Carolinas HealthCare System

There may be signs your child could benefit from outpatient rehabilitation services.

Occupational Therapy Evaluation

  • Delay in gross and fine motor skills 
  • Decreased strength in trunk and upper extremities
  • Inappropriate reactions to various sensory input (i.e., scared of movement or loud noises, little reaction to noxious stimuli, resistant to touch or grooming)
  • Clumsiness with running, skipping or reciprocal coordination movements which may indicate sensorimotor or motor planning problems
  • Difficulty with fine motor skills such as grasp/release, manipulating objects, operating clothing fasteners
  • Trouble with handwriting skills
  • Difficulty with vision or perceptual skills (easily fatigues/complains about reading, trouble coping from the board)
  • Attention problems in school

Physical Therapy Evaluation

Signs your child may need a physical therapy evaluation:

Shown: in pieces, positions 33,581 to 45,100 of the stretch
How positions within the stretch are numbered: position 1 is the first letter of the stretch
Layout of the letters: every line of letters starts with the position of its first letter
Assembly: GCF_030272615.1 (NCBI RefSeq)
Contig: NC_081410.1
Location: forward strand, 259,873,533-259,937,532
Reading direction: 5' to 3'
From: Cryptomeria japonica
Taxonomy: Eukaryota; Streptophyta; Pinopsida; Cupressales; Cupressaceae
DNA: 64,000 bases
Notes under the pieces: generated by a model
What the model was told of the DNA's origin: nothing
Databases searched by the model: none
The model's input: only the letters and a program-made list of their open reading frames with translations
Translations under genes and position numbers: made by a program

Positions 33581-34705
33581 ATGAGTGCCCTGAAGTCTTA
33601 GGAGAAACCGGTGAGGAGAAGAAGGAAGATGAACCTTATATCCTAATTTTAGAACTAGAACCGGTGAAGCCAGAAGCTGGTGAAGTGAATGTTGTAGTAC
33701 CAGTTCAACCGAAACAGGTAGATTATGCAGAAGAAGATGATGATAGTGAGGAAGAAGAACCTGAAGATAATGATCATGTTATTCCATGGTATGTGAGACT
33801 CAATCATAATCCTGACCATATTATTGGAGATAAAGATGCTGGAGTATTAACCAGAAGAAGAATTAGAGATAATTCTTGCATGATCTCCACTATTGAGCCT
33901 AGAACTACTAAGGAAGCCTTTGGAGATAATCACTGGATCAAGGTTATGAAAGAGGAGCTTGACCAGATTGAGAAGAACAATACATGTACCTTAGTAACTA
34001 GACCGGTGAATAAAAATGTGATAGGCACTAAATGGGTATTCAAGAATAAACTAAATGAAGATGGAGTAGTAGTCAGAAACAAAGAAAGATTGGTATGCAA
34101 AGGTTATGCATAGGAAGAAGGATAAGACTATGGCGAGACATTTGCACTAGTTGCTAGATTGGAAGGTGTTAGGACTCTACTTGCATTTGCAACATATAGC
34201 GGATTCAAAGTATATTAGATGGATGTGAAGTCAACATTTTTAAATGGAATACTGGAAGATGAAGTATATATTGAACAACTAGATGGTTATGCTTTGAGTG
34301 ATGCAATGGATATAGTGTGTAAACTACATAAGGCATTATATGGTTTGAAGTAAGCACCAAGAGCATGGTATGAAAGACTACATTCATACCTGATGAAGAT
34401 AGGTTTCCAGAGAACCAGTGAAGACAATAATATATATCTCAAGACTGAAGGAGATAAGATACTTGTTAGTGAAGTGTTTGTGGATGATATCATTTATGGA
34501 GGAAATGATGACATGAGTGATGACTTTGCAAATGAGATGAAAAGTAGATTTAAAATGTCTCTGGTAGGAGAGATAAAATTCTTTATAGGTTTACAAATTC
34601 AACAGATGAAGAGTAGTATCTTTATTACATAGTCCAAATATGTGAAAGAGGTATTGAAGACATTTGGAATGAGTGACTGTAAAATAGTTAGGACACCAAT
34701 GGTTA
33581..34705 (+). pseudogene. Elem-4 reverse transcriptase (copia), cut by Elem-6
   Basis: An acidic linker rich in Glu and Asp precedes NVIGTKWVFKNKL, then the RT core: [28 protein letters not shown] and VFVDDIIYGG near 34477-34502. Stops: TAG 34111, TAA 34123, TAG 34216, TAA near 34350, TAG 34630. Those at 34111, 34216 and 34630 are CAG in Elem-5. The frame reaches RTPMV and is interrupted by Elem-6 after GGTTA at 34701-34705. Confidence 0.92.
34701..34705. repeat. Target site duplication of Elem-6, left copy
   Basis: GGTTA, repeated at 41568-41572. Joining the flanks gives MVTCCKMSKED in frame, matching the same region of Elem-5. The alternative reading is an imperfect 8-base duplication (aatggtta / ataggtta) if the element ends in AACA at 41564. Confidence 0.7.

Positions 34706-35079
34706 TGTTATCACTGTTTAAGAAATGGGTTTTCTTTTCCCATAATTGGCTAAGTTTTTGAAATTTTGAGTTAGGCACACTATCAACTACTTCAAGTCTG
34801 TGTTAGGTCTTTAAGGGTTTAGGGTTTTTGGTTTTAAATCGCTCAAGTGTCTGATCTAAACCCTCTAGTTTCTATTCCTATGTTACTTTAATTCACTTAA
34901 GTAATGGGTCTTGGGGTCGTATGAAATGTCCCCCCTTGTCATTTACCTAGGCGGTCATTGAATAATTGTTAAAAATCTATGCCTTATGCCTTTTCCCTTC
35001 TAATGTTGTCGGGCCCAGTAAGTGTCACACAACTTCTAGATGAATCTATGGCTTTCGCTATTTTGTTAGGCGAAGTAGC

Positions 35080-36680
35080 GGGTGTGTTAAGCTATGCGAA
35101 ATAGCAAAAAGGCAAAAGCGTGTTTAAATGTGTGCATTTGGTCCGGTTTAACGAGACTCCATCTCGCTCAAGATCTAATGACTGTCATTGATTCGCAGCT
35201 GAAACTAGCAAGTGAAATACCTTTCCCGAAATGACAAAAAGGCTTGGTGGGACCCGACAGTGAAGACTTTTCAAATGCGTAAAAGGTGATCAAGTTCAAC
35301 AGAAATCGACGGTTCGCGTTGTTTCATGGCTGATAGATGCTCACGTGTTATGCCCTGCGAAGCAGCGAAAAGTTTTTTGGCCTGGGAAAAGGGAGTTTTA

• Obvious delay in gross motor milestones
  • Concerns with movement; unable to play in different positions (i.e., may sit cross-legged constantly, becomes afraid or cries when asked to reach for a toy in sitting or standing)
  • Loses balance often while sitting or standing
  • Difficulty with coordination when playing (i.e., on playground equipment, riding a bike, at home)
  • Locks knees in standing for support, locks arms in crawling, plops down when going from standing to squatting
  • Unable to imitate dynamic bursts of activity or change the speed of movement (i.e., jumping, hopping, running)
  • Fear of movement
  • Toe walking
  • Obvious decreased strength and coordination
  • Limited flexibility which hinders activity

Speech Pathology Evaluation

Signs your child may benefit from a speech pathology evaluation:

  • Child does not demonstrate the following skills:
    • 1 year - produce 10 words, understand “no,” transition to early textures of food
    • 2 years - produce 100 words, begin to combine words, drink from cup/straw well, chew solids
    • 3 years - produce 300 to 500 words, speak in 3 to 4 word sentences, is at least 75 percent intelligible
    • 3 to 5 years - produce longer sentences, talk about recent events, follow series of 2 to 3 directions, know colors/shapes/common opposites, is 80 to 100 percent intelligible
  • Other areas of concern:
    • Stuttering or dysfluency
    • Prolonged abnormal voice production (i.e., raspy, hoarse whisper)
    • Difficulty transitioning through feeding stages, possibly indicating feeding/swallowing difficulties